- Jul 20, 2006I've recently been reading April DeConick's 'Recovering the Original
Gospel of Thomas.' which has been previuosly discussed on this group.
I've found it a very informative and thought-provoking book and I would
recommend it to other list members.
I find the proposed history of development of Thomas broadly
convincing but remain convinced that the earliest ascertainable form of
Thomas, the 'Thomas Kernel' is dependent on the synoptics.
This means obviously that I am dating the Kernel later than DeConick
does, but in terms of its relatively primitive theology the Kernel certainly
dates from before the Bar-Kochba war and its effects on the relation of
Christianity to Judaism, and is probably older than the reign of Hadrian
particularly if one is to avoid either an improbably late date for final
Thomas or an improbably rapid development from the Kernel to the final
This makes very interesting the discussion on pages 242-243 of
'Recovering ,,, Thomas' where the Kernel is convincingly linked to the
Diatessaron and the Pseudo-Clementines.
The type of relation between Thomas and the Diatessaron is difficult to
decide (although the Old Syriac which sometimes shares the
agreements between the Diatessaron and Thomas and sometimes does
not is IMO an important part of the puzzle) IE we cannot say whether
the Diatessaron (or an earlier form thereof) influenced Thomas or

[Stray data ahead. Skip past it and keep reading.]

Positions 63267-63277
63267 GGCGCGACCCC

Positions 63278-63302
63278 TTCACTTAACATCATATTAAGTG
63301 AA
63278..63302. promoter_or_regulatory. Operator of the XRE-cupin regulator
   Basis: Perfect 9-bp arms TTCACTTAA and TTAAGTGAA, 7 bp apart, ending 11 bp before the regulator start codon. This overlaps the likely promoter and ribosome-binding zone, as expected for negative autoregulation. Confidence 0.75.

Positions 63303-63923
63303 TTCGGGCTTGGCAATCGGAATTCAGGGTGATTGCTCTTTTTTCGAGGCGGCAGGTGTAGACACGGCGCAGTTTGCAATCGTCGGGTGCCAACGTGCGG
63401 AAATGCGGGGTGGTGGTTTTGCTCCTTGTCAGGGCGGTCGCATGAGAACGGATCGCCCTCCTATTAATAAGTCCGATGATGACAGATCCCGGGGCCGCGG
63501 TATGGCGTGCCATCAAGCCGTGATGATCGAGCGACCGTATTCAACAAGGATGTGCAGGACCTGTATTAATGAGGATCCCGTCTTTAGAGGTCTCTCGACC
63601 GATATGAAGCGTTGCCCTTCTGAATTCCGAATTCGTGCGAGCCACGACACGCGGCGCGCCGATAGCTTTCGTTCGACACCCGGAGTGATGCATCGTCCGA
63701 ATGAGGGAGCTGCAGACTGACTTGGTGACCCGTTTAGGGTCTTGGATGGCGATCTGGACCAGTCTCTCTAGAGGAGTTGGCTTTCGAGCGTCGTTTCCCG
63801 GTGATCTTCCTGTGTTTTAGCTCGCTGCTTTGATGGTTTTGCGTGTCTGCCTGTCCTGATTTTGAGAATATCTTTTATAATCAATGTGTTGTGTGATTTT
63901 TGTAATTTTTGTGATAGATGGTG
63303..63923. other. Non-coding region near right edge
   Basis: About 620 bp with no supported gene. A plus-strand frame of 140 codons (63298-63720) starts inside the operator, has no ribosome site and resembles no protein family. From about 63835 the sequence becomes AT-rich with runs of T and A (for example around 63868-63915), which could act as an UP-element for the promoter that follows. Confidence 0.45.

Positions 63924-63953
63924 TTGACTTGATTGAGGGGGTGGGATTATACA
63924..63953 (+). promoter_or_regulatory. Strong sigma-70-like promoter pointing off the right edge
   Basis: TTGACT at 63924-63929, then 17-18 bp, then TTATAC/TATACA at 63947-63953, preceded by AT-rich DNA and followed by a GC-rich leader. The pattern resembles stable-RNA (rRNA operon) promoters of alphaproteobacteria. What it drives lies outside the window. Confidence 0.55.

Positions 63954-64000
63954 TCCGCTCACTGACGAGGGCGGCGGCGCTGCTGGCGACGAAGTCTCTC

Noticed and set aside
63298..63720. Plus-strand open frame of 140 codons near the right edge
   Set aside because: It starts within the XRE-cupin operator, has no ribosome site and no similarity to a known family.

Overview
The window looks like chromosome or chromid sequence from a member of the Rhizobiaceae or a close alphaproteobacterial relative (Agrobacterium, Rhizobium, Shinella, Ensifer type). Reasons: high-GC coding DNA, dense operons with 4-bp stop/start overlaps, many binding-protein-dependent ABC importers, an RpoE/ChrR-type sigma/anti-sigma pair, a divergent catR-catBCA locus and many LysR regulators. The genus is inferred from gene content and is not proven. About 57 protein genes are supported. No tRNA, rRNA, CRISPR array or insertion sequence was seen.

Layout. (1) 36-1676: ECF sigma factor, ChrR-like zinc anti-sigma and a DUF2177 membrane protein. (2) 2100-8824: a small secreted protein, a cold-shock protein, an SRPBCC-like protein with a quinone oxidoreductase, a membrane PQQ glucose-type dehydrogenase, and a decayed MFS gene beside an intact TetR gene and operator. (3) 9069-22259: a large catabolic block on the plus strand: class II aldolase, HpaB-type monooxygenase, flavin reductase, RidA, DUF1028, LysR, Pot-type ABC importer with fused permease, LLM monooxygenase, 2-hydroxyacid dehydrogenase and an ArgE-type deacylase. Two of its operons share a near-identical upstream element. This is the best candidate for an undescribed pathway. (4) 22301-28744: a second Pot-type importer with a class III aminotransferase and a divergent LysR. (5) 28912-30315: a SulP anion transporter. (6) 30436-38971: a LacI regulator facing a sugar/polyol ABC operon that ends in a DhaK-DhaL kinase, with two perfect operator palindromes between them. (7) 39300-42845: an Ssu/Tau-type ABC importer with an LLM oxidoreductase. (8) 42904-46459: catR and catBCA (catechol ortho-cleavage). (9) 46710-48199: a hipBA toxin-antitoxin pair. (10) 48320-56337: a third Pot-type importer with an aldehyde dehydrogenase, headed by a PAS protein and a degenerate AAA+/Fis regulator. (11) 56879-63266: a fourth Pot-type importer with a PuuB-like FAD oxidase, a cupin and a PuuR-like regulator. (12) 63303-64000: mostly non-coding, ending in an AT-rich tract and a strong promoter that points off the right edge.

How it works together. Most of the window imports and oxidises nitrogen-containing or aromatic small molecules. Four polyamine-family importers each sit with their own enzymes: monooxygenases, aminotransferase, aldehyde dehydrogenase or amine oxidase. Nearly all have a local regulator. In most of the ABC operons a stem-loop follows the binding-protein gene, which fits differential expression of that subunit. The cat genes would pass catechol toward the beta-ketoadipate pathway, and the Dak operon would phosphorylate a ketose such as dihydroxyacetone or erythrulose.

whether Thomas (or an earlier form thereof) influenced the Diatessaron.
The relation of Thomas to the Pseudo-Clementines may be another
matter. There is a strong case that the gospel parallels in the Pseudo-
Clementines (which is where the parallels to Thomas are all found)
come from an early synoptic harmony also used by Justin Martyr and
lying behing the Gospel of the Ebionites.
Since parallels between Thomas and this material appear to be entirely
limited to synoptic type pasages, it is most plausible to suppose that
the Thomas Kernel is not only ultimately dependent on the synoptics
but dependent on them via a synoptic harmony, also used by Justin
etc. With a date of the Thomas Kernel in the very early 2nd century
this is a startling idea (most scholars would put the first synoptic
harmonies considerably later) but it seems the best explanation for
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